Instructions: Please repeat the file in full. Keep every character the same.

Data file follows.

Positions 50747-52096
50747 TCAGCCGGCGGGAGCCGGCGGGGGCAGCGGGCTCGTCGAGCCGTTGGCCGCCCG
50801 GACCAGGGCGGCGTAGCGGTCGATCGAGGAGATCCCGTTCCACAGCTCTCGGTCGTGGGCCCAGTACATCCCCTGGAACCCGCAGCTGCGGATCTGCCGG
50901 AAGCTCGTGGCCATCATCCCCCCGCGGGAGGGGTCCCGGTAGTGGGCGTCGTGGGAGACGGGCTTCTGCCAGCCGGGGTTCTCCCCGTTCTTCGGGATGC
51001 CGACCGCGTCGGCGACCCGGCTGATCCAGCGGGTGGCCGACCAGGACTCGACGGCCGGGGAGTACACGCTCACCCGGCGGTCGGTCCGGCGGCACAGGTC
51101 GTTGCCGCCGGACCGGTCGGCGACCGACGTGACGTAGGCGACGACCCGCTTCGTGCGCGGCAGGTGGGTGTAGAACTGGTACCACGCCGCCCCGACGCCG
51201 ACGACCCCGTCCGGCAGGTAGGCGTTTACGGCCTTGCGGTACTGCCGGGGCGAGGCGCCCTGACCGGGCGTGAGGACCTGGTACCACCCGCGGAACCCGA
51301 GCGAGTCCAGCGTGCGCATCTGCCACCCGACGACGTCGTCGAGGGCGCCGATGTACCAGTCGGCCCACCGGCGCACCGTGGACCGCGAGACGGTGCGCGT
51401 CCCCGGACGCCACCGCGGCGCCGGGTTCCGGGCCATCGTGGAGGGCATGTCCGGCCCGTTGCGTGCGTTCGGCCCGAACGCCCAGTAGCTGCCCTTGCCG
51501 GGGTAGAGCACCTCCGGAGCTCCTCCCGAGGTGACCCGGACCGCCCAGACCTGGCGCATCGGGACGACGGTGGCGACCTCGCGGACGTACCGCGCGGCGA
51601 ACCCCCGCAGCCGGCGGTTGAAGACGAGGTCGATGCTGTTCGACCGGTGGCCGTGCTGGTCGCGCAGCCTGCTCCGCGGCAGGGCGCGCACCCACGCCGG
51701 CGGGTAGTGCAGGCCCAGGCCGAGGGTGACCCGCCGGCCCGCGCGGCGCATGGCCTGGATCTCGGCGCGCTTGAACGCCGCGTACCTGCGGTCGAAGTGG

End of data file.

Positions 50747-52096
50747 TCAGCCGGCGGGAGCCGGCGGGGGCAGCGGGCTCGTCGAGCCGTTGGCCGCCCG
50801 GACCAGGGCGGCGTAGCGGTCGATCGAGGAGATCCCGTTCCACAGCTCTCGGTCGTGGGCCCAGTACATCCCCTGGAACCCGCAGCTGCGGATCTGCCGG
50901 AAGCTCGTGGCCATCATCCCCCCGCGGGAGGGGTCCCGGTAGTGGGCGTCGTGGGAGACGGGCTTCTGCCAGCCGGGGTTCTCCCCGTTCTTCGGGATGC
51001 CGACCGCGTCGGCGACCCGGCTGATCCAGCGGGTGGCCGACCAGGACTCGACGGCCGGGGAGTACACGCTCACCCGGCGGTCGGTCCGGCGGCACAGGTC
51101 GTTGCCGCCGGACCGGTCGGCGACCGACGTGACGTAGGCGACGACCCGCTTCGTGCGCGGCAGGTGGGTGTAGAACTGGTACCACGCCGCCCCGACGCCG
51201 ACGACCCCGTCCGGCAGGTAGGCGTTTACGGCCTTGCGGTACTGCCGGGGCGAGGCGCCCTGACCGGGCGTGAGGACCTGGTACCACCCGCGGAACCCGA
51301 GCGAGTCCAGCGTGCGCATCTGCCACCCGACGACGTCGTCGAGGGCGCCGATGTACCAGTCGGCCCACCGGCGCACCGTGGACCGCGAGACGGTGCGCGT
51401 CCCCGGACGCCACCGCGGCGCCGGGTTCCGGGCCATCGTGGAGGGCATGTCCGGCCCGTTGCGTGCGTTCGGCCCGAACGCCCAGTAGCTGCCCTTGCCG
51501 GGGTAGAGCACCTCCGGAGCTCCTCCCGAGGTGACCCGGACCGCCCAGACCTGGCGCATCGGGACGACGGTGGCGACCTCGCGGACGTACCGCGCGGCGA
51601 ACCCCCGCAGCCGGCGGTTGAAGACGAGGTCGATGCTGTTCGACCGGTGGCCGTGCTGGTCGCGCAGCCTGCTCCGCGGCAGGGCGCGCACCCACGCCGG
51701 CGGGTAGTGCAGGCCCAGGCCGAGGGTGACCCGCCGGCCCGCGCGGCGCATGGCCTGGATCTCGGCGCGCTTGAACGCCGCGTACCTGCGGTCGAAGTGG